• deserializer – deserializer to use when reading.

Warning

The region argument will ignore any specified stride other than 1.

Warning

The default value for locking will be removed in an upcoming release. To avoid the warning, specify the value of locking explicitly.

Note that locking=true should only be used when a fileReader will be used by multiple tasks concurrently.

Throws:
  • SystemError – If a fileReader could not be returned.

  • IllegalArgumentError – If trying to read explicitly prior to byte 0.

proc file.writer(param locking, region: range(?) = 0.., hints = ioHintSet.empty, in serializer: ?st = defaultSerializeVal(true)): fileWriter(locking, st) throws

Create a fileWriter that supports writing to a file. See I/O Overview.

The region= argument defines the portion of the file that the fileWriter will write to. This is a byte offset; the beginning of the file is at the offset 0. The default for this argument enables the fileWriter to access the entire file.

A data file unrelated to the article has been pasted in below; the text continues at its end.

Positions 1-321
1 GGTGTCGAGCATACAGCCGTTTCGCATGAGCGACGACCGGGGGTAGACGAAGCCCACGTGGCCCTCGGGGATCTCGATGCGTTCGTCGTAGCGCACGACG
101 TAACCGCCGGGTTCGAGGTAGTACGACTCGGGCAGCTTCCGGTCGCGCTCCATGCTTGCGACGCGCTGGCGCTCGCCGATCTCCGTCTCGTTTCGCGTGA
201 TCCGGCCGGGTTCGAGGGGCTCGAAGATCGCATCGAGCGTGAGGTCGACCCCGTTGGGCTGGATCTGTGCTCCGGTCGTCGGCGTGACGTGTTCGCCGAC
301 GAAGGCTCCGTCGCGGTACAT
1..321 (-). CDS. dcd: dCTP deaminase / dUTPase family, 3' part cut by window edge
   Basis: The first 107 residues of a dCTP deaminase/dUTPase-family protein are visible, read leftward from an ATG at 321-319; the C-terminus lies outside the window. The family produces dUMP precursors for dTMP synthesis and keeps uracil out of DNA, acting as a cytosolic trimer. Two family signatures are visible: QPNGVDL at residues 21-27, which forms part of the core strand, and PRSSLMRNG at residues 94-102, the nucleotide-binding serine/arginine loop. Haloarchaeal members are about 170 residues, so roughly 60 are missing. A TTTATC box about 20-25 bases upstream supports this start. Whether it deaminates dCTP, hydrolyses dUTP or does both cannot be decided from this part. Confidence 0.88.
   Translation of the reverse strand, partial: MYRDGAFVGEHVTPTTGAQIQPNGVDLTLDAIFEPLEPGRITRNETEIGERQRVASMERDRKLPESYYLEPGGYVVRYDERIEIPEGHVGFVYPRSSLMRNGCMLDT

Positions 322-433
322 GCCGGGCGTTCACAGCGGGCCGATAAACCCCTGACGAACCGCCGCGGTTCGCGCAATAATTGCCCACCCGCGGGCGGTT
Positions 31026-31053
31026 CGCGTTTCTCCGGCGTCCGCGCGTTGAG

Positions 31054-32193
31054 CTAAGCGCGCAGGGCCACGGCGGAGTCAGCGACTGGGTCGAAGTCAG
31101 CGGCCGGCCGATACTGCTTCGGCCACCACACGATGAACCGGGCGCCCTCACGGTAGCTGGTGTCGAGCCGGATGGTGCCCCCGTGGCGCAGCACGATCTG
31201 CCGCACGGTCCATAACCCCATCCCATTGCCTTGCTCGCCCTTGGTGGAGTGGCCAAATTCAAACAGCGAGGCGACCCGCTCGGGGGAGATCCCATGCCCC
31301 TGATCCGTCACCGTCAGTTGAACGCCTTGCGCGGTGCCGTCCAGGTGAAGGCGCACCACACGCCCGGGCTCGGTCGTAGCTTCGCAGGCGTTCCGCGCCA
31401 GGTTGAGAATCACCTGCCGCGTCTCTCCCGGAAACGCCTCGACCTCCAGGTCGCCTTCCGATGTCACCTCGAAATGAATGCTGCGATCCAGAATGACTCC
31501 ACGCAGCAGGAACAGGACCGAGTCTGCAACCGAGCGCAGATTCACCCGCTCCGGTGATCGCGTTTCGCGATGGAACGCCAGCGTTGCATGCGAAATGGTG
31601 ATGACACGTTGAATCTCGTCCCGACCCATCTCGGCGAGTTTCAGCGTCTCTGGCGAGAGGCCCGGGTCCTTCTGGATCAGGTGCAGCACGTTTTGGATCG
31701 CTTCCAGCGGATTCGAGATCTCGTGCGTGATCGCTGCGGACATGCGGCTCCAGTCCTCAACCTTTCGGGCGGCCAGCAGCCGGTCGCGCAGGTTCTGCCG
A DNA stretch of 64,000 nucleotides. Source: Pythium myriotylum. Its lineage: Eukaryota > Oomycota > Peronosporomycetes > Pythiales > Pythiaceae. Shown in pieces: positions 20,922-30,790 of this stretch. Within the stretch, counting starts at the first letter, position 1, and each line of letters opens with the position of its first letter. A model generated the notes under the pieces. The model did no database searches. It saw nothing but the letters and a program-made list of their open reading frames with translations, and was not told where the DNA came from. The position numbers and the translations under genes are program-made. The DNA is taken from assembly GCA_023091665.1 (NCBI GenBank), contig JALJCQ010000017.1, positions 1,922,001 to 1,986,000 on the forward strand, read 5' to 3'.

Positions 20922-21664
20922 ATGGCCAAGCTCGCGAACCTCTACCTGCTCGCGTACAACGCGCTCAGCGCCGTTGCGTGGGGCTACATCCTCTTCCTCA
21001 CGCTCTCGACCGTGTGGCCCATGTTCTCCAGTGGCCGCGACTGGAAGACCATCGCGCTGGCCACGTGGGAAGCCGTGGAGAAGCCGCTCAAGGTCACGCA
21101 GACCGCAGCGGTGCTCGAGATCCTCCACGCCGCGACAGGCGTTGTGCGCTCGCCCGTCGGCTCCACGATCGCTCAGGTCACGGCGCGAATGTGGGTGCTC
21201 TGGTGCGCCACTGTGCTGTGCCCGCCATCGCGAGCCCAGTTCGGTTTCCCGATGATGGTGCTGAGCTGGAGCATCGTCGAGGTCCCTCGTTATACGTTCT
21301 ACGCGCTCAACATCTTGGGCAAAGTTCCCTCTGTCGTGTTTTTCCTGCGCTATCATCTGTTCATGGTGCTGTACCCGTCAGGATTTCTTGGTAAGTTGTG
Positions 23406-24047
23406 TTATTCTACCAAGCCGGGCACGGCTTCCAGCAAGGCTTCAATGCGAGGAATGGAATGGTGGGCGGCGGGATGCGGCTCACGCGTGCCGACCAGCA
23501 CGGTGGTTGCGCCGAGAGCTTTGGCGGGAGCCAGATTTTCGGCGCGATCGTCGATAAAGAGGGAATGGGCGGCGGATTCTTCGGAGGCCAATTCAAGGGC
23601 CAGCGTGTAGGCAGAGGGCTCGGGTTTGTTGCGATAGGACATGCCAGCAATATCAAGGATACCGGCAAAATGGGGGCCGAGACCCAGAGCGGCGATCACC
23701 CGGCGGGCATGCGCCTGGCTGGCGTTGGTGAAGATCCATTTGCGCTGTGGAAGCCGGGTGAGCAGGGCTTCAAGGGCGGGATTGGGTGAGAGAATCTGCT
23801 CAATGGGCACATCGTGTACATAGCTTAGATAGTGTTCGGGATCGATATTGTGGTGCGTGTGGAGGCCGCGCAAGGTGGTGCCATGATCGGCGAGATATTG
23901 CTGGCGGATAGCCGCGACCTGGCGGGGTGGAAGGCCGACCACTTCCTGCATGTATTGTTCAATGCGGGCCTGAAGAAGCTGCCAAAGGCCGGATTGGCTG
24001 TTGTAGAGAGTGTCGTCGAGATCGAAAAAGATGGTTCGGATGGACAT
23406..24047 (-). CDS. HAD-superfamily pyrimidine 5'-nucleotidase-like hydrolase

When a fileWriter writes to a file, it will replace file data that was previously stored at the relevant offset. If the offset is beyond the end of the file, the file will be extended.

A fileWriter will never write beyond its maximum end offset. It will extend the file only as necessary to store data written to the fileWriter. In other words, specifying the high bound of the region argument here does not impact the file size directly; it impacts only the section of the file that this fileWriter can write to. After all fileWriters to a file are closed, that file will have a size equal to the last offset written to by any fileWriter.